Issue # 3: 04/01/01
By Bob Billing
Young Adult &
Young Writer's Scene:
are two posts taken from the Forward Motion Writers' Board.
Motion member Mallika posted:
it hurt your writing and your chances to be published...
April 8 2001 at 12:46 PM
you write something that doesn't really fit any market at all, just
because you would love to write it and because it feels like so much fun?
I read an article that said that the author's friend frittered away her
writing years by doing school plays and writing witty letters instead of
focusing on her writing and writing something that could be marketed. He
said that this friend had lamented that the time she spent doing up all
the school plays/letters/etc (although she enjoyed it) would have been
better spent seriously writing stuff, and he agreed whole-heartedly. He
said something to the effect of, "In your lean years, when you don't
have much time for writing, don't fritter them away by doing something
foolish like this. You should use them well, and use them to train
Would writing something for myself, for fun--something that probably
wouldn't be really published, as it doesn't exactly have a strong plot,
etc--be hurting my writing and my "chances"? I am so confused. I
mean, I would love to write this story and I would probably do so but ...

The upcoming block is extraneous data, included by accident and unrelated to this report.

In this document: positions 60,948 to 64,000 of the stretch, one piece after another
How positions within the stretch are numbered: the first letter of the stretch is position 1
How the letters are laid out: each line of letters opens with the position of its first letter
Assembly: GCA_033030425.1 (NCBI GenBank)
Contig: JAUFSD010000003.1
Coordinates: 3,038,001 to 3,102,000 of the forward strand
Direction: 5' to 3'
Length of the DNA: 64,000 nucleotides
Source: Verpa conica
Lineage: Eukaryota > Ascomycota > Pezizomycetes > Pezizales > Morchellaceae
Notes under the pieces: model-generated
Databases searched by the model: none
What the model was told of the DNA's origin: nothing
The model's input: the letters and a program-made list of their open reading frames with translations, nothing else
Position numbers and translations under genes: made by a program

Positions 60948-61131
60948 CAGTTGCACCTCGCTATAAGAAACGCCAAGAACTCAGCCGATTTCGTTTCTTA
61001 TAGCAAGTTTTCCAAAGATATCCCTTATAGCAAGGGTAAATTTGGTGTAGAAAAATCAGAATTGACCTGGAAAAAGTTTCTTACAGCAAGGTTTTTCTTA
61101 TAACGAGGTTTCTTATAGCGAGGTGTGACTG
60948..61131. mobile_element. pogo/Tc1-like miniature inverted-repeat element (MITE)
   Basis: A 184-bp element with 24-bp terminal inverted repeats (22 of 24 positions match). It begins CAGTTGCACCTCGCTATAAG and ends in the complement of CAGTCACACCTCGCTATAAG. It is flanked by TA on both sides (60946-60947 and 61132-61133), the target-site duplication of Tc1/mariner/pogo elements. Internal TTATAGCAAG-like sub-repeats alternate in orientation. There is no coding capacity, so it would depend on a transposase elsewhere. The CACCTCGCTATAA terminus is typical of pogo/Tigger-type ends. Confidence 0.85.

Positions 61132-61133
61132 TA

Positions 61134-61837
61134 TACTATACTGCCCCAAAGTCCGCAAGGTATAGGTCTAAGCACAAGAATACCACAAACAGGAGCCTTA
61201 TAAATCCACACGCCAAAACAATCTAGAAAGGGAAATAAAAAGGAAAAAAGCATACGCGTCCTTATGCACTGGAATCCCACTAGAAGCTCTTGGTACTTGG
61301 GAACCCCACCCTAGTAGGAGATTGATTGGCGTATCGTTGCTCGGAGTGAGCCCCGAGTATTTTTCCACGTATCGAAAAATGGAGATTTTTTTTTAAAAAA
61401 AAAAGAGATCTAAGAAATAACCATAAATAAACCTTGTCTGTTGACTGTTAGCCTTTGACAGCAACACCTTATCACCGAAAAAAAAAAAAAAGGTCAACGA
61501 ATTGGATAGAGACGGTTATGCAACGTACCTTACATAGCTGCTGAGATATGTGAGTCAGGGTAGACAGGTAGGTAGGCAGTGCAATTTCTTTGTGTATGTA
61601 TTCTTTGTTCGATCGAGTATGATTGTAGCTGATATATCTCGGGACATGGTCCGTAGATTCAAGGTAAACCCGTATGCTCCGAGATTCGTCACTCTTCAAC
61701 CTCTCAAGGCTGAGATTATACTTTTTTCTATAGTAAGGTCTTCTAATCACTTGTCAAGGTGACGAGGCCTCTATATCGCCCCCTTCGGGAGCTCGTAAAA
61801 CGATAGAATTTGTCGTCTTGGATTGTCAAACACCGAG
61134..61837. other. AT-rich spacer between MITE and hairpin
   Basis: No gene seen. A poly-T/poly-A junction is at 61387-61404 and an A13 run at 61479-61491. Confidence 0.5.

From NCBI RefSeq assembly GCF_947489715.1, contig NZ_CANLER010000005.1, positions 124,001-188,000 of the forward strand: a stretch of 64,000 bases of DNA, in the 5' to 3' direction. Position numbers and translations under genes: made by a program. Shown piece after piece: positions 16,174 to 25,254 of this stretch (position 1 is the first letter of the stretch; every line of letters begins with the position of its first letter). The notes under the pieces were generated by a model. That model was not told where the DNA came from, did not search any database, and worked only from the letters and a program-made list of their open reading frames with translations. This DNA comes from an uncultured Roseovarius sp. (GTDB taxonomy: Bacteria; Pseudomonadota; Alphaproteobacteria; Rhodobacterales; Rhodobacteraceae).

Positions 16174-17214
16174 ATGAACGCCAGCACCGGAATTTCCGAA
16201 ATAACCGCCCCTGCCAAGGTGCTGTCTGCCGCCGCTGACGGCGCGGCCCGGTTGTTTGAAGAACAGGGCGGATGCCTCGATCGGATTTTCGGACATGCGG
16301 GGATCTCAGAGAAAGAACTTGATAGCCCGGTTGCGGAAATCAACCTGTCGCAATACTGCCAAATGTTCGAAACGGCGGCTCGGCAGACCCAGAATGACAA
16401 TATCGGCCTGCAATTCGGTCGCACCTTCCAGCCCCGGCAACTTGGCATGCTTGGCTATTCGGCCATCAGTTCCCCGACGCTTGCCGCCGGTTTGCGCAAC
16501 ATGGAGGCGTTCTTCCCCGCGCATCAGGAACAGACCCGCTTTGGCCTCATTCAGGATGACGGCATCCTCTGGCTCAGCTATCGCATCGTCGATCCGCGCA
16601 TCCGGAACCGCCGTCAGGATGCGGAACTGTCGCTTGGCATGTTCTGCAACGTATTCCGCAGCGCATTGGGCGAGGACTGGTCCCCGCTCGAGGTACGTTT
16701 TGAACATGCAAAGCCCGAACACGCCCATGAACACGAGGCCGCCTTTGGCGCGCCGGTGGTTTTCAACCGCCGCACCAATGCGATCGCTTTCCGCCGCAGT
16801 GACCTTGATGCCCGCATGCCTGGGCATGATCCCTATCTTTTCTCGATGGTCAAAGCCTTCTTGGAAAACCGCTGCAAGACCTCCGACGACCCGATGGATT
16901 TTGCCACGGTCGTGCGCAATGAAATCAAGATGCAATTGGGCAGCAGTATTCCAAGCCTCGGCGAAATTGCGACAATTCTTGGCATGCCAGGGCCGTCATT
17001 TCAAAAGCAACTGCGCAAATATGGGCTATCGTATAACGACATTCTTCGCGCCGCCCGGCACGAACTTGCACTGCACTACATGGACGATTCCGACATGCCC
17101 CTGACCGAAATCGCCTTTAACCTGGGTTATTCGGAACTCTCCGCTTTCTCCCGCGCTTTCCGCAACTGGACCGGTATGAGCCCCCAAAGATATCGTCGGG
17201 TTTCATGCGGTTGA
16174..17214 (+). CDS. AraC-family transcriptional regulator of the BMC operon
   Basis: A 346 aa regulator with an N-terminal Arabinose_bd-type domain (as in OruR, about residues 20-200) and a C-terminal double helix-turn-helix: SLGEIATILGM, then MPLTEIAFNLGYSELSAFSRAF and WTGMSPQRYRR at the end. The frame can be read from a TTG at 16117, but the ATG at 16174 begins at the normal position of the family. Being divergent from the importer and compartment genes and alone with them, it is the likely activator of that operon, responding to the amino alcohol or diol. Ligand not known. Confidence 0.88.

would that be "frittering" away my time unwisely? Hrrrrr... I
trust you guys' judgment more than his.
description of story.)
April 8 2001 at 2:19 PM
your idea sounds marketable as hell to me. There's a huge fantasy/romance
crossover market right now.
Second, you have to write what you want to write. If the woman writing
funny letters and school plays didn't want to write them, and actually
wanted to be writing novels, then, yeah, she was an idiot for spending all
her time doing something she didn't want to do. But if she was doing what
she wanted to be doing at the time, the fact that she wishes later she'd
become a famous novelist is utterly pointless.
Shit, I wish I were a famous ballerina, but I frittered away my childhood
riding horses and hiking in the hills and traveling to weird and foreign
climes, and never put the time into dance that would surely have made me a
prima ballerina for the New York Ballet Company if I'd just stuck to it.
(Yes, I'm being ridiculous. But that's the point. So was she. If she'd
wanted to write novels, she would have written novels.)
And as for the subject of what you write, to a point you create your own
market. Write what you're hungry for, then go out and sell it.